In the extreme west of modern Marcham parish stands the former Noah’s Ark Inn. The name derives from Saxon ark meaning “casket” or “coffin”. Thus, it is no surprise that an ancient Roman and early Saxon cemetery has been discovered nearby. The pub is, in fact, at the centre of a Roman village (and Iron Age predecessor) where some or all these deceased persons would have lived. Usually referred to as the Roman town of Frilford (it is just south of that village), the place has been extensively surveyed and selectively excavated over the last sixty years. It appears to have been a major tribal centre, focused around an enclosed religious complex, probably containing five or more temples! Central to this area was a pagan building of the usual Romano-Celtic type: an internal sanctuary with surrounding ambulatory. Another temple was circular with a sacred fire within. Most fascinating, however, is a Roman ‘amphitheatre’ found further to the east. Theatres were often associated with temples, but amphitheatres were usually for gladiatorial shows. Both could be utilised for festive religious ceremonies though; and there is some doubt whether there were ever many gladiators in Britain. Bull and bear baiting were probably more the thing. A small alcove on the south side of the Noah’s Ark amphitheatre may have been a beast-cage, though a religious shrine seems more likely in this case. In fact, another theory, based on the extremely wet conditions in the area, suggests that the whole structure was not an amphitheatre at all but an enclosed sacred pool. A probable pilgrims hostel has also been uncovered nearby, but no other domestic buildings have yet been identified, despite their roof tiles and other signs of occupation having been found over an extensive area.
Marcham village began life as a Saxon settlement and its first residents may have been buried in the cemetery at Frilford. The name means ‘Wild Celery covered Water Meadow’ after the sea celery which still grows in the salt marshes between Marcham and the River Ock. It was one of the many places in this part of the county which belonged to the Abbey of Abingdon, being gift from King Edgar the Peacemaker in AD 965. The monks elevated Marcham Church to the rank of a Saxon Minster from which preachers travelled out across the local countryside. The present structure is mostly early Norman but parts of the tower are said to date from Saxon times. The parish kept the abbey supplied with 3,000 eggs, 136 cocks and a specified amount of vegetables a year throughout Medieval times and its landlord was always highly influential in the village. It kept a stone-built hostel at what is now called ‘Marcham Priory’, an early 16th century building with earlier foundations. It has an unseen ghost with heavy footsteps that runs up and down the stairs and along the corridors. Several of the main abbey servants also held lands in the village including the cordwainer and the master cobbler. They were kept well fed by the livestock in their dovecotes of which there were once seven in Marcham: two remain. The sacrist managed what became known as Hyde Farm in the late 14th century, though, as the Abbey was so close by, he is unlikely to have stayed over-night. The farmhouse dates from around 1270 but did not gain its present name until the time of Cromwell's Commonwealth when it was given to King Charles’ executioner, James Hyde, for services rendered!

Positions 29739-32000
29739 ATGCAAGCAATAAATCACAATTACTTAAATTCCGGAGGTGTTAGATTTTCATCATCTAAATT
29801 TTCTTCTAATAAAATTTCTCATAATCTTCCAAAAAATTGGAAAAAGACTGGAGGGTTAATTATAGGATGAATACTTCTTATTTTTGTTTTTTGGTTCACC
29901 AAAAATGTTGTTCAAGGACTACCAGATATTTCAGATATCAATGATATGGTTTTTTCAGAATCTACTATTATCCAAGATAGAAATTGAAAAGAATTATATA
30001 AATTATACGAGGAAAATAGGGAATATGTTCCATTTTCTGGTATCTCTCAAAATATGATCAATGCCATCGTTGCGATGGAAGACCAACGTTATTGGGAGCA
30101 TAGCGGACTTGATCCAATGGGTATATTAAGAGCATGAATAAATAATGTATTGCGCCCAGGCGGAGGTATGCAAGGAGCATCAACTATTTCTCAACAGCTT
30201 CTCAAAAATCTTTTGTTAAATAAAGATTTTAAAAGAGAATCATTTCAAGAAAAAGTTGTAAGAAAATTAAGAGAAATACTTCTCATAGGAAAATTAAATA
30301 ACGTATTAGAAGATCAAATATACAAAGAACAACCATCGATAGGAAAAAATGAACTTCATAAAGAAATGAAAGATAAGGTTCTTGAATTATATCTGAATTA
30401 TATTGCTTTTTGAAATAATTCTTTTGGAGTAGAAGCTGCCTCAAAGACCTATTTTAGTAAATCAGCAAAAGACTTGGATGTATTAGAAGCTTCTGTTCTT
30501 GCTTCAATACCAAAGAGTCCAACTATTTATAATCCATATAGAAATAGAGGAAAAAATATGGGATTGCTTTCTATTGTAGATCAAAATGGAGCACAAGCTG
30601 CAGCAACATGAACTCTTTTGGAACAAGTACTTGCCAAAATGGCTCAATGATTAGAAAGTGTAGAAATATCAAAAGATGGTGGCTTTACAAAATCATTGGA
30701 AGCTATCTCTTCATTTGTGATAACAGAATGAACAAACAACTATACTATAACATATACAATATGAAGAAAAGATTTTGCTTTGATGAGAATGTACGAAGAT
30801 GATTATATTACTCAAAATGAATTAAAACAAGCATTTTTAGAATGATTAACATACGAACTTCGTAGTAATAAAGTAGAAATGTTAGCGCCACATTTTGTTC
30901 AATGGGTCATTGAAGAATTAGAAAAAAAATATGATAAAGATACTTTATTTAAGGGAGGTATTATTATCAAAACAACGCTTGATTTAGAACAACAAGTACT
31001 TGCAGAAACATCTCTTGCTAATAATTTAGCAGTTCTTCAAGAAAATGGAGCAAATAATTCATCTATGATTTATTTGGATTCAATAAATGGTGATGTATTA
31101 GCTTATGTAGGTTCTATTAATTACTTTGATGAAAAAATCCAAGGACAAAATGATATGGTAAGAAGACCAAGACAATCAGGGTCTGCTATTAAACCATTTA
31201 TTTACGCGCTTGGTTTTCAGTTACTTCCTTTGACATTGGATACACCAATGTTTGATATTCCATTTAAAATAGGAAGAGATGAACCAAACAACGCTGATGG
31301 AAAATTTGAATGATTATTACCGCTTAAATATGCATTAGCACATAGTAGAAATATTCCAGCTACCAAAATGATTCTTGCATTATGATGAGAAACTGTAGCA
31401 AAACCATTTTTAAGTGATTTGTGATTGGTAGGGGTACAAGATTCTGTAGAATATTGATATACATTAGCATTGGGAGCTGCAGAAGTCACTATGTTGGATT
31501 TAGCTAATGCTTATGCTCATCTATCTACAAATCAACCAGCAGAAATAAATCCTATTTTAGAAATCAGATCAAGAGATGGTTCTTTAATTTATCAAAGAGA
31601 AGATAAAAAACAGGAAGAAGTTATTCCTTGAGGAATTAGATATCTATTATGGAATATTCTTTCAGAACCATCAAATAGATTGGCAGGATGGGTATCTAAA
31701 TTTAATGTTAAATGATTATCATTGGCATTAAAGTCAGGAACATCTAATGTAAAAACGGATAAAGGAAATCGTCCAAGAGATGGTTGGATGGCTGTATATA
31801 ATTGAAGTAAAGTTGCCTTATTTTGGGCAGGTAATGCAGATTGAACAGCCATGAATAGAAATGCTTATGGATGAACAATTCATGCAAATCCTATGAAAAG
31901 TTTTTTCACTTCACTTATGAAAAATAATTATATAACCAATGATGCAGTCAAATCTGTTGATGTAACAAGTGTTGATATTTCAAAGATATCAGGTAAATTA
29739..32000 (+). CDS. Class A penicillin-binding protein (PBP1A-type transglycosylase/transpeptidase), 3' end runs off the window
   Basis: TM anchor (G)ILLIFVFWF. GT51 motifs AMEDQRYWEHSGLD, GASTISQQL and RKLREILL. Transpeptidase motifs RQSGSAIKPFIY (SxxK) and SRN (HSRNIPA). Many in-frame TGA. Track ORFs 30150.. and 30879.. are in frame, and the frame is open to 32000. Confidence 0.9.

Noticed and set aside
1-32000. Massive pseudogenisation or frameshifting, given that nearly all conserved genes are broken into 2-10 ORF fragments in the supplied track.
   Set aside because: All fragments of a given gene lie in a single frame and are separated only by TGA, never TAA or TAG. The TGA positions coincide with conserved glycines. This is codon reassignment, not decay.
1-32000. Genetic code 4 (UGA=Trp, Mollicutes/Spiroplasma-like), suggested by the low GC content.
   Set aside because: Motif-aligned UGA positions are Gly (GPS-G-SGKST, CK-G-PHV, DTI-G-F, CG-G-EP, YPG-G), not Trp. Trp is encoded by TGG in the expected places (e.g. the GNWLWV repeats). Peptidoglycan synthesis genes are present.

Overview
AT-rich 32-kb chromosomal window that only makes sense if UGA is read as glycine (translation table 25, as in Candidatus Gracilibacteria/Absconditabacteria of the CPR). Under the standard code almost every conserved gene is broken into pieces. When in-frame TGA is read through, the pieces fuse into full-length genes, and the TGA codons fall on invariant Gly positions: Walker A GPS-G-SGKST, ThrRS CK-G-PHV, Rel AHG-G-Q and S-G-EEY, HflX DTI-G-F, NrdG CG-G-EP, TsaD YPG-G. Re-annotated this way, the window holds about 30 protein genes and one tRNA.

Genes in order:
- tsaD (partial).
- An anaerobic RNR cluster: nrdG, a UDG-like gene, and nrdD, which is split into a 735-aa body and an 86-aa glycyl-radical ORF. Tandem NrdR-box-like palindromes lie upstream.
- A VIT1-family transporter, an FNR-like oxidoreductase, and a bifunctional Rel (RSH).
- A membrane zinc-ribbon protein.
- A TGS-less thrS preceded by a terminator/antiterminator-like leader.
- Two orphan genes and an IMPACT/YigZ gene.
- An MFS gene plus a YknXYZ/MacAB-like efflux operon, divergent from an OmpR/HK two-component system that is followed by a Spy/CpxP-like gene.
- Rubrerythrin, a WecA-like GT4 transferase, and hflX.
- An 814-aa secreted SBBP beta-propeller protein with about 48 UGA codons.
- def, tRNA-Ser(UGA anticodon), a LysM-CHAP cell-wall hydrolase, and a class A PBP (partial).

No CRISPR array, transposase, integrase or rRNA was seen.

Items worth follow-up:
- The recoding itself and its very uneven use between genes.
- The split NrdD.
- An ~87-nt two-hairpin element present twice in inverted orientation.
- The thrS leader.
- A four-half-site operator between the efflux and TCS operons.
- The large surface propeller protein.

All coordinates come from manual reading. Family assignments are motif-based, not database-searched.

During the Civil War which led up to this monarch's demise, Colonel Waller made the village his headquarters for a short time, in May 1644, when he was attempting to cross the Thames at Newbridge in order to attack Royalist Oxford. Six months later, another parliamentarian, Captain Ayscough, and his men were stationed in the village when they were suddenly attacked by Sir Thomas Lunsford and his cavalry. The Roundheads were cornered in a certain Mr. Piggott’s House and, finding their cause futile, they blew out the candles and hid in the darkness behind the fireplace. Eventually, an old woman let in the Royalists who took their prisoners, without a fight, back to Oxford.
In 1717, the manor of Marcham was purchased by Robert Meggot, a wealthy brewer from Southwark (Surrey). He was married to Amy, the sister of Sir Hervey Elwes, a baronet from Stoke in Suffolk, from whom she inherited £100,000, yet starved herself to death because she was too mean to spend it. Robert and Amy's son, John, adopted the name Elwes upon inheriting his uncle's estates in 1763. John was also famous as a wealthy and eccentric miser, although he was a man of taste who enjoyed travelling. He claimed to have spent a mere one shilling and six pence on election expenses when he became Berkshire's Member of Parliament; though it is not known weather he wore his hat, stolen from a scarecrow, when attending the Palace of Westminster. Even John's health was limited by expense. He once badly cut both legs, but would only allow the apothecary to treat one, wagering his fee that the untreated limb would heal first! The lawyer who drew up his £800,000 will in 1789 was forced to undertake his writings in the firelight by the dying man's bedside in order to save the cost of a candle. Miser John's grandaughter, Emily Frances, eloped with a local farmer named Thomas Duffield. He also became an MP (for Abingdon) and eventually the two inherited the manor. They rebuilt it as the present fine Georgian building, Marcham Park, better known as the residential Denman College belonging to the National Federation of Women’s Institutes.
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